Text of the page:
Campaign Nonviolence Conference 2015 Report from PJC Director Rachel Siegel

I had the pleasure and fortune to attend the Pace e Bene Campaign Nonviolence training and conference in Santa Fe August 7th and 8th. The name of the conference was “Mobilizing the Nation for the Times We’re In: Ending War, Poverty, Nuclear Weapons and Environmental Destruction – Building a Culture of Peace.” Audacious? Clearly. Possible? Hopefully. But to do so, we can’t look at any one war, any one issue of oppression or injustice, any one environmental disaster. We need to connect the dots and build a movement of movements. Again, this sounds audacious but I left the conference more committed than ever to work toward this goal.

My understanding of and commitment to nonviolence was greatly magnified. I feel more committed to the abolition of nuclear weapons, to creating a culture of peace, to my own meditation discipline and to researching what it would mean to be a tax resister. My lack of knowledge of nonviolent history and practice was highlighted and I feel motivated to learn and live more of it.

The challenges I left with include the “marketability” of nonviolence. I think that when people hear “nonviolence” they think of something passive and only useful in specific instances. Or something dramatic that is reserved for a faraway situation like Mahatma Ghandi’s campaign for Indian Independence. It is not something accessible or hip. I see now, more deeply, that nonviolence is more than something to practice in protest. It is something to cultivate in my inner life, something that takes discipline, something that I can then share with the world around me. Like Roshi Joan Halifax said, “It is not mushy.”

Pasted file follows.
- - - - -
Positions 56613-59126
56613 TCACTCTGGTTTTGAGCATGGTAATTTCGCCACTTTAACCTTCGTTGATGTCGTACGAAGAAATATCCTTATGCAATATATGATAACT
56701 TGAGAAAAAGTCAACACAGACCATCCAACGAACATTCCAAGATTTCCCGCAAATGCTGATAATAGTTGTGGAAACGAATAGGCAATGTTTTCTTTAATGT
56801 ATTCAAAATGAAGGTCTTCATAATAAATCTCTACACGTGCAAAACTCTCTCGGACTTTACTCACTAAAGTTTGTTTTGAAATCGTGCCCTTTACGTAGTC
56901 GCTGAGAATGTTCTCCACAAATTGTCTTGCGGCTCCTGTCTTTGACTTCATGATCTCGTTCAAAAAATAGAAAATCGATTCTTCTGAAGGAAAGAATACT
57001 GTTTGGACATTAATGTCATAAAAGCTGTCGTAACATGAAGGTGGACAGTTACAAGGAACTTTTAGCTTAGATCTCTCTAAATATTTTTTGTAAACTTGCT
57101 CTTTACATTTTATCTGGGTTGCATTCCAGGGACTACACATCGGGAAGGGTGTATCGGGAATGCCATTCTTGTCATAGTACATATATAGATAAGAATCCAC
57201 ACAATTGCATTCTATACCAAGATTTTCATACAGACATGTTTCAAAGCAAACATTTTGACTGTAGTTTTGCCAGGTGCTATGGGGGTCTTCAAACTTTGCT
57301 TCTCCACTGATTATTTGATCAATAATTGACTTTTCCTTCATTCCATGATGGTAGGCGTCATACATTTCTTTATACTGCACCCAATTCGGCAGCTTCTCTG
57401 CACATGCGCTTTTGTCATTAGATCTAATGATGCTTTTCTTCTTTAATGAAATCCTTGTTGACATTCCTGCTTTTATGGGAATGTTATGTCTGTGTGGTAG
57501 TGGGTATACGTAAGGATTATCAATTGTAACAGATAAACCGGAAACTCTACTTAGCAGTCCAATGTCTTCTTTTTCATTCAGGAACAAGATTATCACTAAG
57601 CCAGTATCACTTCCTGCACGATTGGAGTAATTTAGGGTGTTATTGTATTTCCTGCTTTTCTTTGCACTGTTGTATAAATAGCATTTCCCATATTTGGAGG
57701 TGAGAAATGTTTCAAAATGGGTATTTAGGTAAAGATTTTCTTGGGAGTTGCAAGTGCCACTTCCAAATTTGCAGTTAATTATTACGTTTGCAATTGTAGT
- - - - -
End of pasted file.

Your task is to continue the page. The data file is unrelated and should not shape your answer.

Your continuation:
Rev. James Lawson was the key note speaker. He is a famed Civil Rights Movement leader and teacher of nonviolence. Martin Luther King, Jr. called him “the leading strategist and theoretician of nonviolence in the world.” Rev. Lawson said that he sees more activism than ever in the US currently but that activism must become a discipline that is deeply grounded in nonviolence. As Dr. King said, “The question is not nonviolence vs. violence. It is nonviolence vs. nonexistence.”

Another speaker was Erica Chenoweth who is the first social scientist to study nonviolence and the co-author, with Maria Stephan, of “Why Civil Resistance Works.” She outlined clearly and empirically why nonviolent campaigns are more successful than violent ones. Her research shows that no movements have failed if they reach 3.5% participation. Vermont has a population of about 600,000. 3.5% is 21,000.

One of the goals of Campaign Nonviolence is to “mainstream nonviolence.” This would mean making people fluent or at least conversational in the language of nonviolence and practicing aspects of it in our daily lives. Like reading, which was previously only for the privileged and is now mainstream, we can create a campaign for nonviolent literacy. We can train 21,000 Vermonters on nonviolent history. If we start with school boards and work our way to students and families, it might take 20 or 30 years. That sounds like a long campaign, but if we don’t start, we’ll never get there. It’s that or, as Dr. King said, we have no future.

Please join me in committing to a life of nonviolence in our homes, in our daily lives, and in our work to change the world around us.  To learn more, check out the resources below.

  • You can see each of the talks and panels online here.
  • You can see me give an overview of my experience at an informal report I gave to staff, interns, and donors here.
  • You can learn more about Campaign Nonviolence here.

The speakers who had the biggest impact on me were James Lawson, Erica Chenoweth, and Roshi Joan Halifax. I highly recommend you take the time to check out any or all of them.